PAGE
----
The Neighborhood Supported Cannabis Consumption Pilot Program
July 8, 2016
The Neighborhood Supported Cannabis Consumption Pilot Program (NSCCPP) was designed with the interests of both cannabis consumers and Denver neighborhoods in mind and requires all cannabis consumption permit holders to engage local neighborhoods before gaining approval from the city, to ensure neighborhood compatibility and to address all community concerns. The initiative empowers eligible neighborhood organizations to be involved in the permit approval process, by providing input on permit restrictions to protect the interests, health, safety and welfare of the surrounding community. It provides maximum flexibility in terms of the type of establishments that may allow social cannabis use, but balances that flexibility with a permitting process that incorporates community input to ensure the establishments are not only properly regulated but also have local support.
Especially in Business Improvement Districts, this initiative empowers local business owners to create a differentiation in their business model to bring local consumers to their underutilized areas, while working with their eligible neighborhood organizations to do so in a manner that is respectful of community culture and existing priorities for the neighborhood. With oversight from law enforcement, fire and health officials, as well as the Director of Excise and Licenses, all cannabis consumption establishments must fulfill robust safety and security requirements in order to maintain a cannabis consumption permit. As this is a new endeavor for all stakeholders, this proposed ordinance has a sunset provision that dissolves this ordinance after four years from passing if it has not been extended by City Council or voter initiative prior to that time. The ordinance is set to expire December 31, 2020 unless extended by city council or a future voter initiative.
It is the goal of the NSCCPP to provide adults with safe and supervised consumption environments, comparable with alcohol regulations, and to provide cannabis consumers access to traditional social environments without being segregated from mainstream society.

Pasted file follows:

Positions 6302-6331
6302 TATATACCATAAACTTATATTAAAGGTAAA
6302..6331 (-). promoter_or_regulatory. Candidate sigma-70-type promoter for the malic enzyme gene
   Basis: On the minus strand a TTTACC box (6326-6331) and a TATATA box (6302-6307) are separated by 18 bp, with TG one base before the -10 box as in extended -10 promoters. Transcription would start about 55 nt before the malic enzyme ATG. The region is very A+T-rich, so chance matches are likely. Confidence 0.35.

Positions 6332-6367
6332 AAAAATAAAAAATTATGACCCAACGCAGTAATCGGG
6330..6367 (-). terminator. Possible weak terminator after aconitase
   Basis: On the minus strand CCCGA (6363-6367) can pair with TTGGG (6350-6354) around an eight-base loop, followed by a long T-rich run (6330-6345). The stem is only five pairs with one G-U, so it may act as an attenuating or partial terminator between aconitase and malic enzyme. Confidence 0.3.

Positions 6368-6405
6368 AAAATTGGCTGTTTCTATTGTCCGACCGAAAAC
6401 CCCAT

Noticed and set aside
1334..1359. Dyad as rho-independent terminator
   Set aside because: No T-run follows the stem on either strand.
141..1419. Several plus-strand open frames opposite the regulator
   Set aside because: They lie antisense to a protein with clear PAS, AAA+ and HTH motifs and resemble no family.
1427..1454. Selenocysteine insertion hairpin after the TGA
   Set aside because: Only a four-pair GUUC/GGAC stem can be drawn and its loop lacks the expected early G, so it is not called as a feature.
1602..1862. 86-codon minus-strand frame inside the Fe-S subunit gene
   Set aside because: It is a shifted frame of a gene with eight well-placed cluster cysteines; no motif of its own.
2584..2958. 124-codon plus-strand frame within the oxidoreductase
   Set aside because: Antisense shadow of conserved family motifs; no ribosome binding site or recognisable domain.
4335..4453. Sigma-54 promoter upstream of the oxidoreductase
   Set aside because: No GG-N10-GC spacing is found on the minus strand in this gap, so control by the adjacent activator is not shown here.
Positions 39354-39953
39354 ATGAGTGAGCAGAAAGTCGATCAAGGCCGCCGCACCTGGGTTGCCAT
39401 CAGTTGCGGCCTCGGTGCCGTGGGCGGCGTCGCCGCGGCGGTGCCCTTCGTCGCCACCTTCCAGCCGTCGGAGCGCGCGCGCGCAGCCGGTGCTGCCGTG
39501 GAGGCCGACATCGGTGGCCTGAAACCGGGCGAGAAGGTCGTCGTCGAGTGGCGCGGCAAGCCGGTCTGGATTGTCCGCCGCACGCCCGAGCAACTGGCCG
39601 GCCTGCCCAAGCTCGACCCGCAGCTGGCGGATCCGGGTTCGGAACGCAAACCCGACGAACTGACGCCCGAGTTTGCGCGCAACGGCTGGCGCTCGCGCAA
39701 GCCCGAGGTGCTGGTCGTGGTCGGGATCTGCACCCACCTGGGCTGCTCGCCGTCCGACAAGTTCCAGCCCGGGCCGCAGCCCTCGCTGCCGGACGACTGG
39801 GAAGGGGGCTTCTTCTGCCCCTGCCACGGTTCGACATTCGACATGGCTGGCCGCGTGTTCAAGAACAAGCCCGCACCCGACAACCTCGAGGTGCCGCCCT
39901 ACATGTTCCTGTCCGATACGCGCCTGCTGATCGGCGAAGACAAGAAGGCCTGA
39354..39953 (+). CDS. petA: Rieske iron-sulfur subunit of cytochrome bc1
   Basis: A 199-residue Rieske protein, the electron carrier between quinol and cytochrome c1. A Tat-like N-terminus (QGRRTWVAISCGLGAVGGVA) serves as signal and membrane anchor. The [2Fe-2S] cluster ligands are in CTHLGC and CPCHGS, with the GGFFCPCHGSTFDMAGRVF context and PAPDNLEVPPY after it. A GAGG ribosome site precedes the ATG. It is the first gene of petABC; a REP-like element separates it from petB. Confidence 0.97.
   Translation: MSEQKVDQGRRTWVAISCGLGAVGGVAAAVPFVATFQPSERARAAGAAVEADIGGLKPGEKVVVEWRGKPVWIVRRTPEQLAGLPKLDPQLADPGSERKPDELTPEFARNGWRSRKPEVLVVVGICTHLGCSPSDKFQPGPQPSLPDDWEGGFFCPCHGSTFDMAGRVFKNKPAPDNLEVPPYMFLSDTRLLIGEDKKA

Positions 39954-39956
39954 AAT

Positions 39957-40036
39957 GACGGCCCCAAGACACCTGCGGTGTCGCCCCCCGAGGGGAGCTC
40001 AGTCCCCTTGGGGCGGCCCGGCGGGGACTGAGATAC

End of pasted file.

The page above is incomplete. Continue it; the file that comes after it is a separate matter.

Lessons from Last Time Around
September 3, 2015
In July 2015, the Campaign for Limited Social Cannabis Use launched a petition drive to qualify an initiative for the November 2015 ballot in Denver. The goal of the campaign was to change the laws in the city so that adults could congregate and enjoy cannabis socially, just as alcohol consumers do. We were frustrated that this issue was not being addressed by city leaders and wanted to push things forward.
Thanks to the generosity and hard work of supporters who contributed to that effort we collected enough signatures last year to qualify for the ballot. In what some considered a surprise move, we formally withdrew the ballot initiative to work with Denver civic and business leaders who acknowledged the need to address this issue and at the time committed to work with us to develop a social cannabis use law that reflects the interest and concerns of all parties. Our efforts last year put this issue on the collective radar of both city officials and Denver business leaders, and we have had more productive conversations with them about social use in a few weeks last year than we had in the previous two years combined!
Withdrawing was not a decision that was made lightly. The campaign was driven by the same spirit and passion that drove our work on the successful legalization initiative in Denver in 2005, the Amendment 64 campaign in 2012, and efforts to expand the medical marijuana system and cannabis consumers’ rights in all the years in between. There is certainly no fear, as far as campaign leaders are concerned, in pushing the envelope and taking matters to the voters.
But conversations last year convinced campaign leaders that there is a sincere desire on the part of city leaders to address this issue in a collaborative manner. And these are not just closed-door assurances. As you can see in this front page Denver Post story, city officials and prominent business groups have been willing to express publicly their commitment to finding a workable solution to this issue. This is why the NACCPP is working alongside eligible neighborhood organizations and civic leaders to ensure this time around we do it right and with respect to all stakeholders regarding this important discussion.